永遠のふたり 白洲次郎と正子


Sublime yet Short-Lived, the Beauty of Japanese Sakura


The poetic beauty of Japanese cherry blossoms

“Even on unnamed mountains,
cherry blossoms bloom
and then are scattered away in secret
Such resplendent and illusory beauty.”
Selected text by Fujiwara no Yukinari (972-1027), calligrapher and court official

As the seasons change, people eagerly anticipate the arrival of pink and white cherry blossoms known in Japanese as sakura. Celebrating a cultural affinity to Nature, Japanese people have gathered together every year since ancient times to enjoy the spring flowers. It was believed that deities of rice fields and harvests dwelled among the cherry blossom trees, and banquets held to honor these gods. These gatherings and merry-making served as the precursor to the flower-viewing parties popular today called hanami. In times past, the many mountains of Japan boasted lovely cherry blossom flowers and their beauty has featured in much Japanese literature, poetry, and art. Let’s take a look at sakura’s perceived spiritual power and grace.

Mount Yoshino is Mount Olympus for Japanese poets on sakura

DMA-FQS02S_yoshinoMount Yoshino in Nara prefecture. Photographed by Nagasaka Yoshimitsu.

From the Heian period (794-1186), Mount Yoshino in Nara prefecture has served as a sort of sacred ground for sakura, and served as inspiration to many just as Mount Olympus has for Western creative minds. The many mountain cherry trees that line the mountain have charmed poets and artists throughout Japanese history, and still today remains as one of the most popular spots to view Japan’s beloved flower. After a spring storm, the white mist creeps in among the cherry blossoms dotting the mountain to produce this surreal and hauntingly beautiful scene. Appearing like the breath of the mountain, the fog wraps itself around through the trees upon which the delicate forms of blossoms stand out, glossy and bright from the moisture.

The ephemerality of cherry blossoms

dma-P03-B_W4-5_mountaincherryYoshino cherry trees wrapped in mountain fog. Photographed by Takeuchi Toshinobu.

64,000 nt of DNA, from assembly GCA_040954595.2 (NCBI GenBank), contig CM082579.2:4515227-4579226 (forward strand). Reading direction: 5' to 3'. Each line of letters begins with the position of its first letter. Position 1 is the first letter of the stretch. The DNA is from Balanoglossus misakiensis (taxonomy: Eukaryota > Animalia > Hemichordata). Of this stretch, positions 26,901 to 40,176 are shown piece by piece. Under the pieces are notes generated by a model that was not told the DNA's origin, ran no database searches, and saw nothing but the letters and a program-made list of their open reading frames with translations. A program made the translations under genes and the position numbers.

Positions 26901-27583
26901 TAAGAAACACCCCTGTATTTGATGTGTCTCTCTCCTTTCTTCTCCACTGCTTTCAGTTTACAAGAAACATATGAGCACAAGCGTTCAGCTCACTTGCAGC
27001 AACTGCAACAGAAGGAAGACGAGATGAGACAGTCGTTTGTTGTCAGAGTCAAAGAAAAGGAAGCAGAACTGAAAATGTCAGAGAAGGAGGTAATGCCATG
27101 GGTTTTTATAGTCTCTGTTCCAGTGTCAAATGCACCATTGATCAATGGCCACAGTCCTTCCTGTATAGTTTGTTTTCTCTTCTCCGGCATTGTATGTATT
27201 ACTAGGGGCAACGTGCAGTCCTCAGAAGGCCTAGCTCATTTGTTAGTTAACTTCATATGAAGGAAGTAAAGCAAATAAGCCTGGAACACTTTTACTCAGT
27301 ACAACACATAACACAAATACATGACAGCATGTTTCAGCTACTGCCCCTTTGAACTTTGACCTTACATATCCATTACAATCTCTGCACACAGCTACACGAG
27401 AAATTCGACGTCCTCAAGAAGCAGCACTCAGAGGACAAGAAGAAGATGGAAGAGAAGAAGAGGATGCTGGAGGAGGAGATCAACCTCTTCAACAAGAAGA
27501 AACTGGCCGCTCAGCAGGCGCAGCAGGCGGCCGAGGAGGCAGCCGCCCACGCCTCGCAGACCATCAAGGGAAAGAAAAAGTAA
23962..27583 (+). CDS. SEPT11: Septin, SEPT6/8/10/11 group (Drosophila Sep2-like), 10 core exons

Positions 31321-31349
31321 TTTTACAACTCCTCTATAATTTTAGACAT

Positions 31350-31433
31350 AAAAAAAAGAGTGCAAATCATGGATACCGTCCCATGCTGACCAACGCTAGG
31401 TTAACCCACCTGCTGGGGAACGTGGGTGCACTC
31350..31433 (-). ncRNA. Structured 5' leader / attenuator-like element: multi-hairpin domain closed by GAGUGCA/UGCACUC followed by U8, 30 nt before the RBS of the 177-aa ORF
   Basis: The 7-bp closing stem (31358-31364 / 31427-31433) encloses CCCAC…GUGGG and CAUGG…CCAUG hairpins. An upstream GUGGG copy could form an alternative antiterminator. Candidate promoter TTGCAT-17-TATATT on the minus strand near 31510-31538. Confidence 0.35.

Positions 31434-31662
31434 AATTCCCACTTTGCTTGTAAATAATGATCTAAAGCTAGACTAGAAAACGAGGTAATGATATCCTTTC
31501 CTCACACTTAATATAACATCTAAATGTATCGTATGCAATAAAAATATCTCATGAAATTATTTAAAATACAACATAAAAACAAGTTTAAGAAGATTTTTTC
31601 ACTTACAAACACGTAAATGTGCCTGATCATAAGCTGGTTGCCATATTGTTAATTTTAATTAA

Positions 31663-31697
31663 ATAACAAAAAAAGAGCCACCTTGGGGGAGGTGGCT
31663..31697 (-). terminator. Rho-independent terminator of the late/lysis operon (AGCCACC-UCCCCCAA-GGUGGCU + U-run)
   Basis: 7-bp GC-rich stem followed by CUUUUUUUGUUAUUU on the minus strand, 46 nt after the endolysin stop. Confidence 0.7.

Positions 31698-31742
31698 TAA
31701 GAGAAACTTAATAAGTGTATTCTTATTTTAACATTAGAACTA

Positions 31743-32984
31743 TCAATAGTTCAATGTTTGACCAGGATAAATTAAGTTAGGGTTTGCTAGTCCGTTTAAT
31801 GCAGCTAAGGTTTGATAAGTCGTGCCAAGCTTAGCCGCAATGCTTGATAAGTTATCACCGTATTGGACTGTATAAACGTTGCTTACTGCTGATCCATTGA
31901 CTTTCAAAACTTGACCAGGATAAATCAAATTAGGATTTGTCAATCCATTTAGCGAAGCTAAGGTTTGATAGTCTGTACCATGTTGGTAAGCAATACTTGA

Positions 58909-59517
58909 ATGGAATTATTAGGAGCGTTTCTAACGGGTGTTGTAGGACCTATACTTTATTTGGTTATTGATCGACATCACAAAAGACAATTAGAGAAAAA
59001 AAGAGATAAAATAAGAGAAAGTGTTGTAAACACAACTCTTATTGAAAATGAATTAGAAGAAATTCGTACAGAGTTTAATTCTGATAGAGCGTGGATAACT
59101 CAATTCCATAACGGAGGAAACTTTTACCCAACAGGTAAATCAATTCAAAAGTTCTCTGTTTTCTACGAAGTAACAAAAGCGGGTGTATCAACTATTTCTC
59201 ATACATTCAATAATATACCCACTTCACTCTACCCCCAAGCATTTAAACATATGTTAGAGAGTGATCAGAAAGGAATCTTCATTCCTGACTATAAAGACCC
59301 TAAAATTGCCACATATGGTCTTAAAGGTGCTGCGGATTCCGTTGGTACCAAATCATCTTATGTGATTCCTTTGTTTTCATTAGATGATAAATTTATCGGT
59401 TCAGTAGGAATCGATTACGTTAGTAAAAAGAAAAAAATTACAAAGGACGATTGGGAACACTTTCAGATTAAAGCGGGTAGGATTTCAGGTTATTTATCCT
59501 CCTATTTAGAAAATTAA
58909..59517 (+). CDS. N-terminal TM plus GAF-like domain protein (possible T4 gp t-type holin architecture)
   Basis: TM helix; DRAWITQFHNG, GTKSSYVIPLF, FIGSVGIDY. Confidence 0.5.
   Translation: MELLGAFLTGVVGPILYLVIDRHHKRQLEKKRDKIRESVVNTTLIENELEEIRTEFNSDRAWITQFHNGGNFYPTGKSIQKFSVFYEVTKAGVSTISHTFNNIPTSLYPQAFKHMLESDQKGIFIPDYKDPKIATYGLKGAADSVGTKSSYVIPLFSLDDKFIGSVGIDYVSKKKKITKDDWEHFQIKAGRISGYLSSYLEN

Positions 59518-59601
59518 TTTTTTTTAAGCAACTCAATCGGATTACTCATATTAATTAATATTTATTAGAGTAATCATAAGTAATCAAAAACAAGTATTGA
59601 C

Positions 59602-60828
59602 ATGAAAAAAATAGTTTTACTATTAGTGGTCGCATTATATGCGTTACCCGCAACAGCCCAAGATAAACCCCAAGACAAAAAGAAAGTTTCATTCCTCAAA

Contrasted against the milky white scenery, the tree and its blossoms exuded a simple elegance that fascinated photographer Takeuchi Toshinobu. This scene was captured near the town of Tateyama in Toyama prefecture. The mountains’ weather emphasizes the gentle beauty of cherry blossoms and their fleeting nature.

dma-P04-C_W4-5_mountain_cherryNative to Japan, mountain cherry trees grace the woody hillsides and add a splash of color to the natural landscape. Photographed by Takeuchi Toshinobu.

Mountain cherry trees are native to Japan and often grow along mountainsides throughout the country. Aside from flowering season though, it is hard to tell that there even are mountain cherry trees from afar as the tree itself appears not unlike other common types of trees. Yet, suddenly one spring day, flowers begin to bud above the young reddish leaves, and the mountainside is soon awash with the colors of spring. The charming point about mountain cherry is how the blooming trees seemingly melt together with their surrounding landscape to create a very tranquil and soft image.

Once the petals have been scattered away in the wind, cherry blossom trees grow out their fresh green leaves and assume a very normal appearance. The magic of sakura season is its ephemerality; the breathtakingly beautiful vision come quickly and then is soon gone.

DMA-_DSC6524aacrop2Fallen cherry blossom petals in the moat of the Imperial Palace. Photographed by Miyoshi Kazuyoshi.

Hanafubuki (a shower of falling cherry blossoms), hana no chiri (“Yesterday’s flowers are today’s dust”), hana-ikada (flower petal raft, water covered in flower petals) – many phrases in Japanese capture the Japanese aesthetic sense of adoration and beauty for blossoms that will soon fall and disperse.

Chidori-ga-fuchi Park is located around the moat of the Imperial Palace, and is a famous spot for viewing cherry blossoms within central Tokyo. Yoshino cherry trees were planted in the outer garden at the end of the Edo period (1603-1868). From the falling flower petals, we get the impression of transience and ephemerality, yet the flowers take on a new beauty as they fall into the moat. The faint pink dusting of petals on the moat create a gorgeous scene.